The house we eventually went with we found through Viewit, though we answered a lot of ads on Craigslist as well. We tried to see a few that were listed on MLS, but less than 1/3 of the agents there ever got back to us, let alone proved their use to the prospective landlords by trying to sell us on the house (though I forgot to mention Gian-Piero Furfaro in my last post — he was a nice guy, learned a lot of details about the house for the showing).
The landlord seems like a reasonable guy, and we were able to negotiate some improvements to the house, including critically central air. In exchange, we agreed to a longer than 1 year lease (which works for us anyway, since we hate to move). We’re also going to have a dishwasher installed — as a compromise, we’ll buy the dishwasher, and he’ll hire the plumber. We didn’t try to negotiate the rent rate itself (which was pretty typical for the area and size of the house). Like I’ve been saying all along, just because you’re renting doesn’t mean you don’t have the freedom to customize/improve your living space. We’re probably also going to install a bike rack in the garage, or at least a better way to secure the garage itself so our bikes will be safe.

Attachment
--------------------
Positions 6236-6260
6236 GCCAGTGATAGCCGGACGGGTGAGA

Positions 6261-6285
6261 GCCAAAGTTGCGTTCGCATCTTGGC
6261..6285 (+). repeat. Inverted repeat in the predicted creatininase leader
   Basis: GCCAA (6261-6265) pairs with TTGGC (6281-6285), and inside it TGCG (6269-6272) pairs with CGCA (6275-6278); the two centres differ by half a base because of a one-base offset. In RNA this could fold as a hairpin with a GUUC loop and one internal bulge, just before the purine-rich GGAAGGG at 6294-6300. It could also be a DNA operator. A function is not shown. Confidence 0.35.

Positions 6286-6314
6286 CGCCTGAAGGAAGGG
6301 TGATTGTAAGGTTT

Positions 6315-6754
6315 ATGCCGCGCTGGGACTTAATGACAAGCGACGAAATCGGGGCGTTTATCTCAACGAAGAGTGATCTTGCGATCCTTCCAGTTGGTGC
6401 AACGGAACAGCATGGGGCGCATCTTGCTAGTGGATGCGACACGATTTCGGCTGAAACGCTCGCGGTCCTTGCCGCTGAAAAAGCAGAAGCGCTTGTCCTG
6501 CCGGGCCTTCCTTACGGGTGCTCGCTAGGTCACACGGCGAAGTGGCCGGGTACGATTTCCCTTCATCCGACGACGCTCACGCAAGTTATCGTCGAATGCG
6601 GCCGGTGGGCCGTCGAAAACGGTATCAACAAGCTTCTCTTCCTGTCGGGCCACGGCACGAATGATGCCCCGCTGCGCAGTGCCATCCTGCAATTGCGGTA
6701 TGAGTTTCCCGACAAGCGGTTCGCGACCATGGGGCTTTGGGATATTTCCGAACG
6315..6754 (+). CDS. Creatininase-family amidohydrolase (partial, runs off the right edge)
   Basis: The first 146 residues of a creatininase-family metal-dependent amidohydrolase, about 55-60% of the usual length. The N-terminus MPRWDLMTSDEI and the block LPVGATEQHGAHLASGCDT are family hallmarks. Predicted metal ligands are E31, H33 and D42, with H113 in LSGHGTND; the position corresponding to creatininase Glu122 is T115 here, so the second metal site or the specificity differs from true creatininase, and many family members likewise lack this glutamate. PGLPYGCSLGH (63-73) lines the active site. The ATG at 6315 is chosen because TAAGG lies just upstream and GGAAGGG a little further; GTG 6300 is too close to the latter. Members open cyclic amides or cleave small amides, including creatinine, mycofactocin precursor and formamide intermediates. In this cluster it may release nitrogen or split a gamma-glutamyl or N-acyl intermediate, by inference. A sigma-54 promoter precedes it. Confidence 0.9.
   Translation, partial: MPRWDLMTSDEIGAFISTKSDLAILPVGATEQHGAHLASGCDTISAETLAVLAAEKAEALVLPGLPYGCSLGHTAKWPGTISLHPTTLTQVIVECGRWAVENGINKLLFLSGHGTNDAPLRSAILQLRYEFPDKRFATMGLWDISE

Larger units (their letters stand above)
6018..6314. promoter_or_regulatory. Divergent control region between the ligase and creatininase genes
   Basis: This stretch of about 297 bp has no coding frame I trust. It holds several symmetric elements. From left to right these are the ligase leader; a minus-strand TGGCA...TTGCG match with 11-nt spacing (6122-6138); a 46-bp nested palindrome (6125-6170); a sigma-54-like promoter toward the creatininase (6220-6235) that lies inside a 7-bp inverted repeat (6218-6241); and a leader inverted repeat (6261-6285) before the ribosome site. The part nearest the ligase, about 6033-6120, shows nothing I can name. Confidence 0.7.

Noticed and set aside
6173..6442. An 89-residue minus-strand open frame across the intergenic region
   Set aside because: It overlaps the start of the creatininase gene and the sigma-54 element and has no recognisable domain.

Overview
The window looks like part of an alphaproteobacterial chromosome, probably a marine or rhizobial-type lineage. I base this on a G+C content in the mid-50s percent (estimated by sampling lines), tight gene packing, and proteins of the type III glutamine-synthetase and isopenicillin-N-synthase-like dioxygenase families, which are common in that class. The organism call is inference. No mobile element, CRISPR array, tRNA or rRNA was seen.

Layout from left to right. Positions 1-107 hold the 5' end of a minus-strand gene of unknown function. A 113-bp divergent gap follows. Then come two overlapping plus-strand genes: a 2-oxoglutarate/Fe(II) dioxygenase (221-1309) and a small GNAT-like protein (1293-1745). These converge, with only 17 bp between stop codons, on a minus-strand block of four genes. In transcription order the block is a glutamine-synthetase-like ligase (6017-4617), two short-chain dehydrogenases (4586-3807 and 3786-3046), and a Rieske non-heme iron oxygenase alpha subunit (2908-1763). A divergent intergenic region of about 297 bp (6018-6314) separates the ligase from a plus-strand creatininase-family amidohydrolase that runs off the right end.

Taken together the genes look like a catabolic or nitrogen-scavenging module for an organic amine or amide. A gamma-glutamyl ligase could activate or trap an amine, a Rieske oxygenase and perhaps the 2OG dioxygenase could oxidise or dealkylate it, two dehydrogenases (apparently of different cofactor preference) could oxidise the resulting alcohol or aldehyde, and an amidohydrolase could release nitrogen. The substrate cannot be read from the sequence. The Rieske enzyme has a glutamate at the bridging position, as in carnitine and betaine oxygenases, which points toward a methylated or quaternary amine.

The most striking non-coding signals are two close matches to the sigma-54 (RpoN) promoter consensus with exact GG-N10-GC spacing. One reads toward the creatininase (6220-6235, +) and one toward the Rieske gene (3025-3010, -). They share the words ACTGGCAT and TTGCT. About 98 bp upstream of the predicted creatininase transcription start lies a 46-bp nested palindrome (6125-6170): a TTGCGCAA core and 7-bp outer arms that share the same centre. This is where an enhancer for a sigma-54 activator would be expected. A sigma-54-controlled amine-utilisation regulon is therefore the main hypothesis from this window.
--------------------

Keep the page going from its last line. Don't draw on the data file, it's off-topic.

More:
Tips for potential landlords to get us to respond to your ads:
First, I’d have to recommend going to the effort of either doing the advertising yourself, or finding a good real estate agent/property manager. The majority of agents aren’t going to help you get tenants quickly!